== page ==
Current IEC standards for power cable systems up to and above 150 kV rated voltage are manufacturer standards and, according to experts, do not necessarily provide adequate recommendations for testing after-installation. By contrast, IEEE 400 and IEEE 400.4 recommend partial discharge monitored testing using continuous or damped AC voltage (DAC). This edited contribution to INMR by Paul Leufkens of Power Projects Leufkens in the United States along with Edward Gulski and Rogier Jongen on onsite hv solutions in Switzerland, focuses on use of DAC for after-laying testing and diagnostics of all types of transmission cables. These recommendations are based on experience collected over more than 15 years from power grids across the globe.
Reliable energy transport is fundamental to all on and offshore infrastructure and maintaining quality control regulations over newly-installed as well as service-aged cable connections is of great importance. Key questions for any Transmission Grid Operator (TSO) in regard to reliable network operation include:
1. How best to detect poor workmanship defects in newly installed cable circuits in a sensitive yet non-destructive way?
2. How to perform non-destructive diagnostics of cable circuits already in service in order to determine their actual condition?
Based on present IEC standards for power cables up to and above 150 kV operating voltage, after-installation test protocols are limited to manufacturer minimum recommendations. But these do not necessarily always meet the need to keep failure risk during operation as low as possible. As a result, when considering responsible operation and asset management of transmission power cables, testing newly installed cable systems should be able to reveal:
1. Manufacturing related defects → less probable due to the high level of quality control in a factory;
2. Accessories parts delivery problems → more probable due to more diversification in supply chains;
3. Installation related defects → highly probable due to diversification in installation supply chains and practical difficulties when installing HV cable systems on or offshore.
Moreover, maintenance and diagnostic testing of cable systems already in operation should allow estimation of:
1. Operational damage as well as electrical and thermal over stresses → cannot be neglected e.g. transients and over voltages;
2. Ageing processes → depend on many operational and local factors e.g. presence of installation defects, load constrictions;
3. Remaining service life → goal of asset managers to keep CAPEX and OPEX at an optimal level.
Unfortunately, some traditional testing companies and contractors and also some TSOs refer to IEC procedures to ensure quality. But these documents (IEC 80840 & IEC 62067) were introduced 30 years ago, were highly influenced by manufacturers and tend to discuss factory-testing aspects. Only basic after-installation test are mentioned. Moreover, no guidelines are provided in regard to maintenance of cable circuits and also maintenance/diagnostic testing. In particular, IEC 60840 and IEC 62067 only recommend a ‘Go/No-Go’ decision as a result of breakdown during one of the following tests:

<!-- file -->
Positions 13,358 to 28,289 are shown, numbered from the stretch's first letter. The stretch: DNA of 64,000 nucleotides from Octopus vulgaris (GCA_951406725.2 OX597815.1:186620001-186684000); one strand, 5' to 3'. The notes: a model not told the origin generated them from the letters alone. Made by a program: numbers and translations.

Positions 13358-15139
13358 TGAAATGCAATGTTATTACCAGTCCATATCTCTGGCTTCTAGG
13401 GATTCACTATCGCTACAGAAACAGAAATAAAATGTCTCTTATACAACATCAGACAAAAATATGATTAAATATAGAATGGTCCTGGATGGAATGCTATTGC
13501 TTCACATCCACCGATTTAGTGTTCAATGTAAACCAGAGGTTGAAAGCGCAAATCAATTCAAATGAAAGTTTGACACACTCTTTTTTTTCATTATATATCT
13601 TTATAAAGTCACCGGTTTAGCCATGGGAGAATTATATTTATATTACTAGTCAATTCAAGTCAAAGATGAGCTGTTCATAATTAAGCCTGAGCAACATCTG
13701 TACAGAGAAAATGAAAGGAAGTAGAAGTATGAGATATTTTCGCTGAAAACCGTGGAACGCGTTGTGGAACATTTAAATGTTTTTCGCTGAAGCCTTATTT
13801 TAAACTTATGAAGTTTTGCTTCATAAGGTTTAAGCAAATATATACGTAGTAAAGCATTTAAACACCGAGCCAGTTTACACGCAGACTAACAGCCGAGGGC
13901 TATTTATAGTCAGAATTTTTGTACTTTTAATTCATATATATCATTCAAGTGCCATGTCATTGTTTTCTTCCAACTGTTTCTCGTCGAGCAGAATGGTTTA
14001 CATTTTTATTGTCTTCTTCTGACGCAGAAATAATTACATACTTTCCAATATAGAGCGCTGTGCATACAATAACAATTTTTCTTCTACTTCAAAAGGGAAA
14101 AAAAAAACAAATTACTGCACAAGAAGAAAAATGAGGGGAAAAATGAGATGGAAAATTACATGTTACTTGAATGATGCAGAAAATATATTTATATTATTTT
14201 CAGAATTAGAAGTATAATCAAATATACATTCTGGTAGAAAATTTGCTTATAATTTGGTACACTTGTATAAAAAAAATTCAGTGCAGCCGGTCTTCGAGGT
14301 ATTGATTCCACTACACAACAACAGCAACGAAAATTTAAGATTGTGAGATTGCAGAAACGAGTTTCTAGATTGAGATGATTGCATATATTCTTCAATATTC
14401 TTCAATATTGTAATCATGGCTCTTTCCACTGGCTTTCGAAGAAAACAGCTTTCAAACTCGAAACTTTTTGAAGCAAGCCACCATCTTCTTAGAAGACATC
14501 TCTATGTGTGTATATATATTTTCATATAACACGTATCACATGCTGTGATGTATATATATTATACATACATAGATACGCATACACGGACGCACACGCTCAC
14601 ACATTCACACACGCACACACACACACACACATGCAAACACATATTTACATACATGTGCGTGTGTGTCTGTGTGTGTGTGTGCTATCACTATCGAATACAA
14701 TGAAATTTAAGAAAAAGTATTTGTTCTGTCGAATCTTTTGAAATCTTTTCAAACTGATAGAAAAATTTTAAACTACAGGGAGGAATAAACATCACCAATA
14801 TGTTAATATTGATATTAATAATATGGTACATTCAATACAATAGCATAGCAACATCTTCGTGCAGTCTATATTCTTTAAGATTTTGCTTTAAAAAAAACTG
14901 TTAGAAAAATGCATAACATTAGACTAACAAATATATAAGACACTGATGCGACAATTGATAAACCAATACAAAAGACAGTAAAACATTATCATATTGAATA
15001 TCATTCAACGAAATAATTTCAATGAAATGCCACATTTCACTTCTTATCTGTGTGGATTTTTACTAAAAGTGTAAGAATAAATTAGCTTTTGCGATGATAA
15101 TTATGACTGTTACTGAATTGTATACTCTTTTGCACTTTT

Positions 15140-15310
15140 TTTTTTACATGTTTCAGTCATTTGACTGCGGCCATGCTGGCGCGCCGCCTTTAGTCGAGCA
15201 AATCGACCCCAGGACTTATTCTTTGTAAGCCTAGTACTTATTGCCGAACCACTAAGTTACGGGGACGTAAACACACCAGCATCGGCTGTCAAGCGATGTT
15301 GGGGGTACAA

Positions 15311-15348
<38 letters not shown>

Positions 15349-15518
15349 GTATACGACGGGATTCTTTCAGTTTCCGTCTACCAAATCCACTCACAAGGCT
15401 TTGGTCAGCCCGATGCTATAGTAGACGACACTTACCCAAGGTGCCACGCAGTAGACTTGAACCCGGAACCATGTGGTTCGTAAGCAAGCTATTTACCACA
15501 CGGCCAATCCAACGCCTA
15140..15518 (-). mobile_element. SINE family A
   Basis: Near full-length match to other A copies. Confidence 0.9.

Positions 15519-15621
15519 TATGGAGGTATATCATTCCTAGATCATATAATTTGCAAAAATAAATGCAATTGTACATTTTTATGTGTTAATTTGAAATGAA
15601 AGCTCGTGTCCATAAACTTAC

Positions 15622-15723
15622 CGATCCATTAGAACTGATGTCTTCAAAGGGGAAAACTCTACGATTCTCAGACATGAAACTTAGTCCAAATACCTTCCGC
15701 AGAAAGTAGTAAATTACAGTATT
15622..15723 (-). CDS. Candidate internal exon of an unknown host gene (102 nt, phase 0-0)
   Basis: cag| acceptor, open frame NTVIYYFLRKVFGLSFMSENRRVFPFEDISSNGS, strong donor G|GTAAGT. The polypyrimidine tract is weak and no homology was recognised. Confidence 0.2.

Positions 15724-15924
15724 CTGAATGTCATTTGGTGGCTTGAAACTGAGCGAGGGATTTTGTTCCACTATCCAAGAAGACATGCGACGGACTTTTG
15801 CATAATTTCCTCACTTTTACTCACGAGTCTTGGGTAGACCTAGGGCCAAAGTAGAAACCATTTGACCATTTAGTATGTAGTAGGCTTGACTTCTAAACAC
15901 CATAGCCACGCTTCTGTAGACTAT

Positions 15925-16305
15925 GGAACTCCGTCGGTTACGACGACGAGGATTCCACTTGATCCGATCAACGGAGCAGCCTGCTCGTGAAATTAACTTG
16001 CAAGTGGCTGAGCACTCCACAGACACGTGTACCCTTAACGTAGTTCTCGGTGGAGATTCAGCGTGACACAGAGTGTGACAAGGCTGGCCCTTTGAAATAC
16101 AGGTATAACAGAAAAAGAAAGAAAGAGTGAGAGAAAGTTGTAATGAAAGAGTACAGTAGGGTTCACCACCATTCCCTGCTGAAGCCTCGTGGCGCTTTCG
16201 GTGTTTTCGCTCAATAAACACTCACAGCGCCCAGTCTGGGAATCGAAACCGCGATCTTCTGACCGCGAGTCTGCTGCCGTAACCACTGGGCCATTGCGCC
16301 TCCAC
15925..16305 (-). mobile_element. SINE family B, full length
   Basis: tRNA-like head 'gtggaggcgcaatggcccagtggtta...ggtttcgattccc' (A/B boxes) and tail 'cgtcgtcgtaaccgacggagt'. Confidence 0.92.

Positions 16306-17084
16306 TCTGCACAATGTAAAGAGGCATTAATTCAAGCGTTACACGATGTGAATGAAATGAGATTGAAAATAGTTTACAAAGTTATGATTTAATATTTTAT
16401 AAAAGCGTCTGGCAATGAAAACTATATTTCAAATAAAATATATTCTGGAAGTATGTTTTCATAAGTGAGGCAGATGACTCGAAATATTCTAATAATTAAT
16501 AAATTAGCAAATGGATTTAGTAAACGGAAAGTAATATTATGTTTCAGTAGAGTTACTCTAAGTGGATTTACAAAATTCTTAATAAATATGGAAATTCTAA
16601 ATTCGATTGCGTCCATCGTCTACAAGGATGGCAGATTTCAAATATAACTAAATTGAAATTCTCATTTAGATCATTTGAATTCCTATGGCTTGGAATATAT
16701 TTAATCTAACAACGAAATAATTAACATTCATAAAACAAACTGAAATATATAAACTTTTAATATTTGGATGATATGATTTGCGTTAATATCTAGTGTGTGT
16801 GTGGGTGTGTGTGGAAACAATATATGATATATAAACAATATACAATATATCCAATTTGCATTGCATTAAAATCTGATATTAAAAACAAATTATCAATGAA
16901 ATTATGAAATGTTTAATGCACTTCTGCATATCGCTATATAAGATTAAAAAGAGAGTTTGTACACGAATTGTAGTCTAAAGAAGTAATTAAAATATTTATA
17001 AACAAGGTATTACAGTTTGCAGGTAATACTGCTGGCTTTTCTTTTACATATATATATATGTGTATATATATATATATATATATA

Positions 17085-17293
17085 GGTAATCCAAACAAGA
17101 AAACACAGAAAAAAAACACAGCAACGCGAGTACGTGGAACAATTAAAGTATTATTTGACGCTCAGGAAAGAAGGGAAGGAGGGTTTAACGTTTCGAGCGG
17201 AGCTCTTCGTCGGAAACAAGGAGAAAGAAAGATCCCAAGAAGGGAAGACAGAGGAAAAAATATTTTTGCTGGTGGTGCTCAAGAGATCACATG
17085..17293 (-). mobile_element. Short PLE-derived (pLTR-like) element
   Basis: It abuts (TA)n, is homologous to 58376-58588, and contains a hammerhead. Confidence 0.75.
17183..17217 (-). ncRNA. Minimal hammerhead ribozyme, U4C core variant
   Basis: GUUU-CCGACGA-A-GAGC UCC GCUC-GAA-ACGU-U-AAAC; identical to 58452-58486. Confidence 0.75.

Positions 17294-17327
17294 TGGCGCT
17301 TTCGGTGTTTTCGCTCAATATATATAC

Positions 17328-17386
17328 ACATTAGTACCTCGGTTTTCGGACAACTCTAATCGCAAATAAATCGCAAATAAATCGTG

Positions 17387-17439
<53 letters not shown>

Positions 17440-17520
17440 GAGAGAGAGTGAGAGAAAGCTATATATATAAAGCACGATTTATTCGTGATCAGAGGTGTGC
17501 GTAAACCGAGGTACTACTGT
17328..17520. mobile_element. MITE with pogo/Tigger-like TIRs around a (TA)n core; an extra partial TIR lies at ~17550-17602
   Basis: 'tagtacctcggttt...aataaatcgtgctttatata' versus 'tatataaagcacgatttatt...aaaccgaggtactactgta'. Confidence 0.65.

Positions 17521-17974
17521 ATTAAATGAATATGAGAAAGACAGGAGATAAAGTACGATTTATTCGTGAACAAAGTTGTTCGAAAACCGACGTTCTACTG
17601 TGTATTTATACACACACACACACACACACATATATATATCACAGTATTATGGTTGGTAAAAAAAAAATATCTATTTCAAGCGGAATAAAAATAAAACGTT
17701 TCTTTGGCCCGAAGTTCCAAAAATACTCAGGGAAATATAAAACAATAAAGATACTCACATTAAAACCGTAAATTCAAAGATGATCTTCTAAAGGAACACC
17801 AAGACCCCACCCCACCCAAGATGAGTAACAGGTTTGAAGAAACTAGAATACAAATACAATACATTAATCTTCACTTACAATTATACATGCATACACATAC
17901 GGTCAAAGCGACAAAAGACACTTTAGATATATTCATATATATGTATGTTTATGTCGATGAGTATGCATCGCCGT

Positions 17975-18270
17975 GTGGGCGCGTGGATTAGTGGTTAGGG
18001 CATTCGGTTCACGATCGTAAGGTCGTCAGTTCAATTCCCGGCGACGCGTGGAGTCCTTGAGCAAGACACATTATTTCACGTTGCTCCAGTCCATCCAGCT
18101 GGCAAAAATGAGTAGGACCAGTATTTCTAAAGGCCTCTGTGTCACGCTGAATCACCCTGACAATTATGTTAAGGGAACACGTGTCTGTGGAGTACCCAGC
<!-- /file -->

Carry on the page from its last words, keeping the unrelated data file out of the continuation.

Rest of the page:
• Soak test with Uo at 24 hours; or
• After-installation test with 1.73 Uo or 2.0 Uo for cables with rated voltages up to 150 kV;
• After-installation test with 1.7 Uo, 1.4 Uo or lower for cables with rated voltages above 150 kV.
But these over voltage based destructive tests are not suitable to verify if there are insulation weak spots in a newly installed cable section. In case of an installation fault, breakdown occurs only in the case of an extremely serious defect (i.e. rarely). Yet in a situation where no breakdown occurs, presence of defects in accessories can still not be fully excluded. It is well known that breakdowns during such tests seldom occur and that the major reason for cable failures (i.e. some 30% of all failures after installation) are due to defects in or at the interface of joints and terminations. Most such installation defects result from poor workmanship. Moreover about 80% of insulation defects in power cables could be detected only using advanced diagnostics e.g. sensitive partial discharge detection. Considering the focus on reliability, the question is whether these failures could be avoided if TSOs maintain and update their testing procedures based on the latest developments. In this regard, the more recent IEEE 400 and IEEE 400.4, developed in co-operation between power companies, manufacturers and testing companies, can play an important role, in combination with other selected IEC documents. IEC 60060-3 and IEC 60270, for example, represent the state-of-the-art when it comes to modern, non-destructive methods for after-installation as well as for maintenance testing and diagnostics.
On-Site Generation of DAC Voltages
For sinusoidal voltages in the frequency range 20 to 300 Hz, close to the 50/60 Hz network stresses, testing is often conducted using a resonant test set (RTS). But an alternative is application of damped AC (DAC) voltages, including standardized conventional PD detection and analysis, which is now accepted worldwide for on-site testing and diagnosis of HV and EHV power cables. DAC technology was first introduced at the Jicable Conference in 1999 and now has some 20 years use in testing and diagnosing MV and HV power cables across the globe. Nowadays the DAC technology makes it possible to energize long lengths of power cable with a high capacitance with a low input power demand. The characteristics of the applied technology meet the specification of modern on-site testing systems:
• Lightweight modular system,
• Compactness in relation to the output voltage,
• Low effort for system assembling,
• Low power demand incl. long cable lengths,
• Low level of EM noises and possibility of sensitive PD detection and localization as well as dissipation factor measurements.
DAC testing for newly installed and service-aged cables is almost always applied in combination with partial discharge (PD) and dissipation factor (tan δ) measurements. Moreover, use of DAC voltages for testing power cables complies with relevant testing parameters derived from IEC, IEEE and Cigré standards and guidelines.